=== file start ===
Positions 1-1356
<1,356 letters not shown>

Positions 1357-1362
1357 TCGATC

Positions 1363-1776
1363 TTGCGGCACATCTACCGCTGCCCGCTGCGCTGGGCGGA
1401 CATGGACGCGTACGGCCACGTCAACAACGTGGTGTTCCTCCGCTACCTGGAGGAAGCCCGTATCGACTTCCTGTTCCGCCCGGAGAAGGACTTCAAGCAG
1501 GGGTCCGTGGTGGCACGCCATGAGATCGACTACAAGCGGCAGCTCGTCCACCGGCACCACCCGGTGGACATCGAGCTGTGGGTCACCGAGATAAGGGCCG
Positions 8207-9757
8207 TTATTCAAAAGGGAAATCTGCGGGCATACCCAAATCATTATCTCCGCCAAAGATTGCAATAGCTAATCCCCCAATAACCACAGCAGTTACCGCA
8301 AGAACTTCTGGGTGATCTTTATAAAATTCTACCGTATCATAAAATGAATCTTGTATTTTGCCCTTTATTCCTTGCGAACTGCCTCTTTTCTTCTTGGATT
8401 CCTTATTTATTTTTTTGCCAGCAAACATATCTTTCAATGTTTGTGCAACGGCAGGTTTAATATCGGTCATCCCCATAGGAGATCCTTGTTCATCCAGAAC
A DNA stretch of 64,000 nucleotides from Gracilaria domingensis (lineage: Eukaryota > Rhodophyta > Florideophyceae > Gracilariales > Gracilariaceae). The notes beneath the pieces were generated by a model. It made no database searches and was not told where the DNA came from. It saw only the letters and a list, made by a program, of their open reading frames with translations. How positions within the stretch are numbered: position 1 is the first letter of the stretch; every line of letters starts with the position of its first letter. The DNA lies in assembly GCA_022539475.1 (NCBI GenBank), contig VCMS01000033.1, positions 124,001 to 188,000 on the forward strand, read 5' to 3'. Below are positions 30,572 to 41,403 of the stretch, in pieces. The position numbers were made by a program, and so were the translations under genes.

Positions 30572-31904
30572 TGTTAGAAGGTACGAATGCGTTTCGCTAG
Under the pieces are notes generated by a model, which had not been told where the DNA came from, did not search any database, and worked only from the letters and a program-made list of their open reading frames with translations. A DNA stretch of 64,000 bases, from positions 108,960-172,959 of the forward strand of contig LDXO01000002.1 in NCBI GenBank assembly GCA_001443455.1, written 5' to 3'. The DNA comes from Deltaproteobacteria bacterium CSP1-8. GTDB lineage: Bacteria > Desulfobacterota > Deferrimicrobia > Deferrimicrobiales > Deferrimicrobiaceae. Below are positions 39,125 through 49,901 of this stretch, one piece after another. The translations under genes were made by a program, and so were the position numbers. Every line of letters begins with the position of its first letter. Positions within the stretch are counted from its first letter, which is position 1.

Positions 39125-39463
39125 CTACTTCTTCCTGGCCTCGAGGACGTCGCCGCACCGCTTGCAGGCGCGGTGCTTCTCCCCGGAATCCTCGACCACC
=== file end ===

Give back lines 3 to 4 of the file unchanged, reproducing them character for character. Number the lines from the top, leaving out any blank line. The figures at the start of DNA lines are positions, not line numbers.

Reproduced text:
Positions 1357-1362
1357 TCGATC